Obama: Gadhafi, Iraq show renewed US leadership
WASHINGTON (AP) - President Barack Obama says the death of Libya's Moammar Gadhafi and the end of the Iraq war are powerful reminders of America's renewed leadership in the world.
At the same time, Obama said Saturday that the U.S. now must tackle its "greatest challenge as a nation" - rebuilding a weak economy and creating jobs - with the "same urgency and unity that our troops brought to their fight."
Obama informed the nation on Friday that the long and costly war in Iraq will be over by the end of the year and that some 40,000 U.S. servicemen and women still there "will definitely be home for the holidays."
A day earlier, he hailed the killing of Libya's longtime leader as a "momentous day" in the history of a country that Gadhafi had ruled for decades through tyranny.
Obama said in his weekly radio and Internet address that these foreign policy successes were part of a larger story.
"This week, we had two powerful reminders of how we've renewed American leadership in the world," Obama said. "After a decade of war, we're turning the page and moving forward, with strength and confidence."
He said withdrawing troops from Iraq has allowed the U.S. to focus on Afghanistan and score major victories against al-Qaida, including the killing in May of terrorist mastermind Osama bin Laden. Troops also have been coming home from Afghanistan.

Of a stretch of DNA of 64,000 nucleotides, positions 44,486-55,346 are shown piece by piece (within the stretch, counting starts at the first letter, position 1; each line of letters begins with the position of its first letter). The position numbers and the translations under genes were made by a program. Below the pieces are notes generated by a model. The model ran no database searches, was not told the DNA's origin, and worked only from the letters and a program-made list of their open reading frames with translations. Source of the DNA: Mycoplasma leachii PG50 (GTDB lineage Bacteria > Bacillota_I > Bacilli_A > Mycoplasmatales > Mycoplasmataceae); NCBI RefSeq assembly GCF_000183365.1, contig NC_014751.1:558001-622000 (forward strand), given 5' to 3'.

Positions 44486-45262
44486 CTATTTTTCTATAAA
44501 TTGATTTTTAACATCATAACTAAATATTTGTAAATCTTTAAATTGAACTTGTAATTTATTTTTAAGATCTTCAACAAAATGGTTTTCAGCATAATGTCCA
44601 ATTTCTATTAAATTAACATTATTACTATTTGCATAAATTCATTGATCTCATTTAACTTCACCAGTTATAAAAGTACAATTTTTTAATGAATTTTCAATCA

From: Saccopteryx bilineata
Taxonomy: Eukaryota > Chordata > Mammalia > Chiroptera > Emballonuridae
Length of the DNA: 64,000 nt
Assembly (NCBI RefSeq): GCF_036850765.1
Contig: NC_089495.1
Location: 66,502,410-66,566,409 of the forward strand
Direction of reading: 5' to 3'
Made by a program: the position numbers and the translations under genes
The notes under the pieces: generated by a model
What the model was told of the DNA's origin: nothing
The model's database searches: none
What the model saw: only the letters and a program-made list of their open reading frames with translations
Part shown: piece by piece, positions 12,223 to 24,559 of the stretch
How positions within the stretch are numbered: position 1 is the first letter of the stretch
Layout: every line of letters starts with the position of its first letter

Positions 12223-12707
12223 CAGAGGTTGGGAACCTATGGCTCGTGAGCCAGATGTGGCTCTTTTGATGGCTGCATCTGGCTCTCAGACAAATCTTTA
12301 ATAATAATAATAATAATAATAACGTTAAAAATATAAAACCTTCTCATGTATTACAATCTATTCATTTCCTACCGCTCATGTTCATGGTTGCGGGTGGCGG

Obama said ending both wars will allow the U.S. to focus on rebuilding a weak economy so it can start creating enough jobs to reduce high levels of unemployment. That could possibly aid his re-election bid, which is being jeopardized by the tough financial circumstances.
"Over the past decade, we spent a trillion dollars on war, borrowed heavily from overseas and invested too little in the greatest source of our national strength - our own people," the president said. "Now, the nation we need to build is our own."
In the Republicans' weekly message, Sen. Richard Burr, R-N.C., bemoaned 32 consecutive months with unemployment above 8 percent.
While Obama on Saturday called anew or passage of his $447 billion jobs bill, Burr urged action on a Republican alternative.
Senate Republicans recently blocked Obama's overall bill, leaving Democrats in charge of the chamber to try to pass it piece by piece. But Republican senators also blocked action on the first component of the larger bill, a $35 billion measure to boost hiring of teachers and emergency services workers.
In turn, Democrats stalled a measure both parties support that would stop the government from withholding 3 percent of payments to government contractors.
A test vote is expected next month, after the Senate returns from vacation, on a $60 billion bill to finance construction of roads, bridges and other public works projects.
Burr said people are hurting and the economy is in "grave danger."
"It's time for Congress to focus on the American people and not how difficult change might be," he said. "It's time stop playing games and to get on with the serious business that the American people expect from us."